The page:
Too early to call revival in Latin America manufacturing
It may be too early to herald a revival of Latin America’s manufacturing following a recent currency decline, according to a report by London-based research firm Capital Economics.
Increased competitiveness of local factories has been seen as a good side effect of the currency shock triggered by prospects of reduced economic stimulus in the United States. However, the data compiled by Capital Economics suggests there is still a long way to go before investors see any fireworks.
David Rees, emerging markets economist at Capital Economics, wrote in his report:
Most currencies are still around 15 percent stronger in trade-weighted terms than at the start of 2008. Indeed, even the Brazilian real – which has fallen by 20 percent in trade-weighted terms over the past two years – is still far stronger than it was in 2005.
The upshot is that the conditions do not yet seem to be in place for a renaissance in Latin American manufacturing. Instead, one of two things must happen if the region is to experience a period of rapid growth in industry – the authorities need to either kick-start supply-side reforms to boost productivity growth and increase flexibility in the labour market, or exchange rates need to weaken even further.
His conclusions underpin earlier reports by Reuters reporter Alberto Alerigi Jr. showing Brazilian manufacturers were not taking much advantage yet of the recent drop in the real; rather, they were worried about the rise in input costs as the U.S. dollar exchange rate shot up for them.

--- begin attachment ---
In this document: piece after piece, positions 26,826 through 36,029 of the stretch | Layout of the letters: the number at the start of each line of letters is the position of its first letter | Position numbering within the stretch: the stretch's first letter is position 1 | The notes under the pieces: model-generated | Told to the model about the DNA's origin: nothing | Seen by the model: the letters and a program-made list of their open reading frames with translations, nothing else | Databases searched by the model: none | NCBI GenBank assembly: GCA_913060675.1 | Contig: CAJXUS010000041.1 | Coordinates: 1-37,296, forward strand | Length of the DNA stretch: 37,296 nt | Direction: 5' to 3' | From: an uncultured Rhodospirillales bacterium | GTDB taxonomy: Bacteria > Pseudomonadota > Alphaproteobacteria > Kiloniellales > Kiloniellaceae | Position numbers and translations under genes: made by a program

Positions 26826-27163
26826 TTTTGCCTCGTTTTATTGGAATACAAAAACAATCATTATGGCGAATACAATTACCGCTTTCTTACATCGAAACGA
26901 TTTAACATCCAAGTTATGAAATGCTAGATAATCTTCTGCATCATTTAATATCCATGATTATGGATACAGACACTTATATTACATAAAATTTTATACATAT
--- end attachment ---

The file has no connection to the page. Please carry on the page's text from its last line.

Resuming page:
A closer look at the trade profile of Latin American countries brings up yet another complicating factor. Most countries in the region trade more with each other and with other emerging countries than with the United States and other mature economies, a Santander report showed. That is: even if local currencies weaken further against the U.S. dollar, that would benefit only a smaller part of their trade balance.
Argentina and Uruguay are particularly vulnerable as most of their exports are manufactured goods, which could lead to stricter capital controls in Argentina, said Juan Pablo Cabrera, Latin America head economist at Santander.
Considering that exports are, so far, the only significant inflow of dollars to an economy that is showing mounting FX strains, we believe the expected drop in external sales poses questions about the current BoP sustainability, suggesting that fresh measures to tackle these imbalances may be increasingly likely, or alternatively, that existing controls may need to be toughened significantly.